Chevron Phillips Produces Precedent With Automatic Bottom-loading Rack

Jan. 1, 2002
THE NEW Chevron Phillips Chemical Company LP automated chemical loading rack in Baytown, Texas, eliminates time-consuming bottlenecks caused by trucks

THE NEW Chevron Phillips Chemical Company LP automated chemical loading rack in Baytown, Texas, eliminates time-consuming bottlenecks caused by trucks winding through the facility, speeds up the loading process, and enhances safety for the workers.

“This is the future of automatic loading,” says Elliott Johnson, unit shipping department supervisor who oversees the facility.

Company managers knew the time was ideal for a loading rack upgrade when the decision was made to add a new Cedar Bayou alpha olefins plant that would significantly increase chemical production. Having faced the bottlenecks for some time, the company put together a cross-functional team to explore new loading systems.

“Its charter was to support the new plant while revamping the entire process of loading product for customer delivery,” says Johnson. “The team's conclusions resulted in the deployment of an automated truck loading rack system that was unprecedented in the chemicals industry.”

Before the new four-bay rack was built, trucks traveled deep into the plant, traversing multiple railroad and pedestrian crossings, a major concern for the safety-focused company.

Adding to the risk was the lack of loading-time efficiency. Cycle times for drivers to check in at security, get to the scales, weigh in, load, weigh again, and check out could take more than an hour. Loading was labor-intensive and produced inconsistent volume. In addition, the manual paper-based record keeping system was time-consuming, inefficient, and subject to errors.

“We knew self-service loading models were already common in the gasoline industry,” says Jim Burton, logistics supervisor at the plant. “We didn't see any reason it couldn't apply to our chemical products, too.”

Chevron Phillips began with a core application from software vendor Fisher-Rosemount, a subsidiary of Emerson Electric Company. Throughout 1999, software development was concurrent with physical construction. Chevron Phillips project engineers worked with an outside construction contractor to assemble loading arms, metering systems, drive lanes, and venting systems. The first shipment was loaded April 26, 2000.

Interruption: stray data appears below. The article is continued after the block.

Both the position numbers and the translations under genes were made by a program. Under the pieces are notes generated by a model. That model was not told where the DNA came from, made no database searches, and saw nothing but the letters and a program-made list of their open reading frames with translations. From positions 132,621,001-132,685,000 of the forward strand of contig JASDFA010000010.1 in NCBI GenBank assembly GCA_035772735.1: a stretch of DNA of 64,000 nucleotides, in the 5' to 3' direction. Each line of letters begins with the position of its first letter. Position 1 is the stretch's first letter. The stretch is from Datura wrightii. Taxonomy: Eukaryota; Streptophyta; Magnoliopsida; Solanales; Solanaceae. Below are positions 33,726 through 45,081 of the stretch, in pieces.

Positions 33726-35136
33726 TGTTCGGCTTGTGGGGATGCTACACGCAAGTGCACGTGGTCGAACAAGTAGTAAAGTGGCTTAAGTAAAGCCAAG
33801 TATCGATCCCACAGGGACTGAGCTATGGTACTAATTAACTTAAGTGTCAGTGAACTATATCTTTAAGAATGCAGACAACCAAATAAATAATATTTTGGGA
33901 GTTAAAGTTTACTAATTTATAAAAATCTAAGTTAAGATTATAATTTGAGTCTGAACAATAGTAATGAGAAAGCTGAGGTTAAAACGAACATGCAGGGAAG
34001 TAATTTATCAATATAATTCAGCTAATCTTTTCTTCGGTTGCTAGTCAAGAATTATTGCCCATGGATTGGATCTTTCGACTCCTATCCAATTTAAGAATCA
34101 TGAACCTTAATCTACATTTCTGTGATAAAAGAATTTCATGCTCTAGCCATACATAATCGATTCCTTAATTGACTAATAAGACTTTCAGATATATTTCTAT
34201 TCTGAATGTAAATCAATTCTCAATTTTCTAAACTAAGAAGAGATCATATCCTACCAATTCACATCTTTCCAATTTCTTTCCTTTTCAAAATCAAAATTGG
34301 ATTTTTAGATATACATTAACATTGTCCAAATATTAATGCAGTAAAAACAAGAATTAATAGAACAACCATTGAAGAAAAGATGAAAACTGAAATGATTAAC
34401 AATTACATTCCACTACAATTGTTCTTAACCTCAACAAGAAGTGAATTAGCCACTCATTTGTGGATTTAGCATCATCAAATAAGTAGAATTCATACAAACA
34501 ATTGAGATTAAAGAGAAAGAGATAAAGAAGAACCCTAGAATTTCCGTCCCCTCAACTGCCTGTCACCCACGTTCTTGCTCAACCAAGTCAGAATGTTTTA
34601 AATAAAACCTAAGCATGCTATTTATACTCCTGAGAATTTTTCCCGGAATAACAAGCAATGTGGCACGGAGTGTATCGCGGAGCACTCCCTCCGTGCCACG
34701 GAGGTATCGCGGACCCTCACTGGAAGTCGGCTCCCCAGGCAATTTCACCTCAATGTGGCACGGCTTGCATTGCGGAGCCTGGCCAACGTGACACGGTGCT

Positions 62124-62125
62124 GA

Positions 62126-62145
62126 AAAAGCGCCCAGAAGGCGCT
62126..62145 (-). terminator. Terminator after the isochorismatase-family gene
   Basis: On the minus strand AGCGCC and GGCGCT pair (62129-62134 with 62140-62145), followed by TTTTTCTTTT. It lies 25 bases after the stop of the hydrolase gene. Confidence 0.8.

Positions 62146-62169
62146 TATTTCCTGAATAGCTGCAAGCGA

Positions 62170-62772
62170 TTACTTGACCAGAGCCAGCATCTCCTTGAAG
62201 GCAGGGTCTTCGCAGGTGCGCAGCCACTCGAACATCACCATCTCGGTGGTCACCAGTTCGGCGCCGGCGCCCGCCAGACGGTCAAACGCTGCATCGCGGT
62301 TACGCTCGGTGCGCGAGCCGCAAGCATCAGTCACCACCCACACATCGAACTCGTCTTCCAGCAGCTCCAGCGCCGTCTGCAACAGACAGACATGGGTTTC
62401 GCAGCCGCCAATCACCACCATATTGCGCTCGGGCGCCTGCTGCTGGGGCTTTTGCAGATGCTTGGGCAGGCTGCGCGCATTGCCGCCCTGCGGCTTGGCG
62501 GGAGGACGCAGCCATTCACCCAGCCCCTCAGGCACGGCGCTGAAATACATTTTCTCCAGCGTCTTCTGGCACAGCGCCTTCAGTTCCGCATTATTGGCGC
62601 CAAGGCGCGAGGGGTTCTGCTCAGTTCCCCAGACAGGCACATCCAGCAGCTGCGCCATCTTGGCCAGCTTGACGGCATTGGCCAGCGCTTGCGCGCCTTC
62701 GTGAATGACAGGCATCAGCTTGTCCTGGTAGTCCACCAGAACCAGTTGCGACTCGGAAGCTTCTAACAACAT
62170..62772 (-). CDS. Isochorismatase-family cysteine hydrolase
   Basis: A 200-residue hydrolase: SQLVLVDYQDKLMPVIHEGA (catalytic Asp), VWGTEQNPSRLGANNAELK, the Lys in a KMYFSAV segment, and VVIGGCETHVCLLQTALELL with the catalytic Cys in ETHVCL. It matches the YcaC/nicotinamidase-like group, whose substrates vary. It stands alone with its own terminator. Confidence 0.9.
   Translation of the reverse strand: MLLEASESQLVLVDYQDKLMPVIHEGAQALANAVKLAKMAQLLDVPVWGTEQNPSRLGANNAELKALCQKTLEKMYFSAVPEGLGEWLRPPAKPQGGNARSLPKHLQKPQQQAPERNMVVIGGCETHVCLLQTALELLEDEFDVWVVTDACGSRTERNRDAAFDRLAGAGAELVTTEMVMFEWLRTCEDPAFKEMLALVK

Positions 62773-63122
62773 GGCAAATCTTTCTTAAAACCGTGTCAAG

Today, tank trailers are loaded in just over 20 minutes at a rate of 300 to 400 gallons per minute. Cycle times have been reduced by approximately 50%. “We recently ran 54 trucks through here in a 12-hour shift, using just two of our four lanes,” says Burton.

A Scully system governs overfill protection. A Brooks Petro Count meter measures product.

Speed wasn't the only criteria for the loading rack. Chevron Phillips wanted to improve driver ergonomics by making the equipment more conveniently located. CE Loading Systems loading arms are placed so that they swing into place at waist height. To coordinate the equipment, Chevron Phillips requires its core carriers, Dupré Transport Inc and Dynegy, to specify trailer-mounted loading hardware to match the waist-high rack equipment.

In addition to the ergonomic improvements, the rack configuration has reduced the number of personnel needed for the loading process. What once required three to four people now takes only two — the driver, who loads, and a supervising Chevron Phillips employee.

While the loading process is quick, efficient, and comfortable for drivers, it has an even greater reward — safety. Because product is bottom loaded in a closed-loop arrangement, the chance of static electricity build up that could spark a fire has been greatly reduced. Keeping drivers off the top of trailers is another safety plus because it reduces the risk of injury from falls.

Another advantage that no one could have predicted before the United States was attacked by terrorists September 11 is the rack's advanced security system. The loading rack is easily accessible from the freeway and operates around the clock, so the company knew that security measures were needed.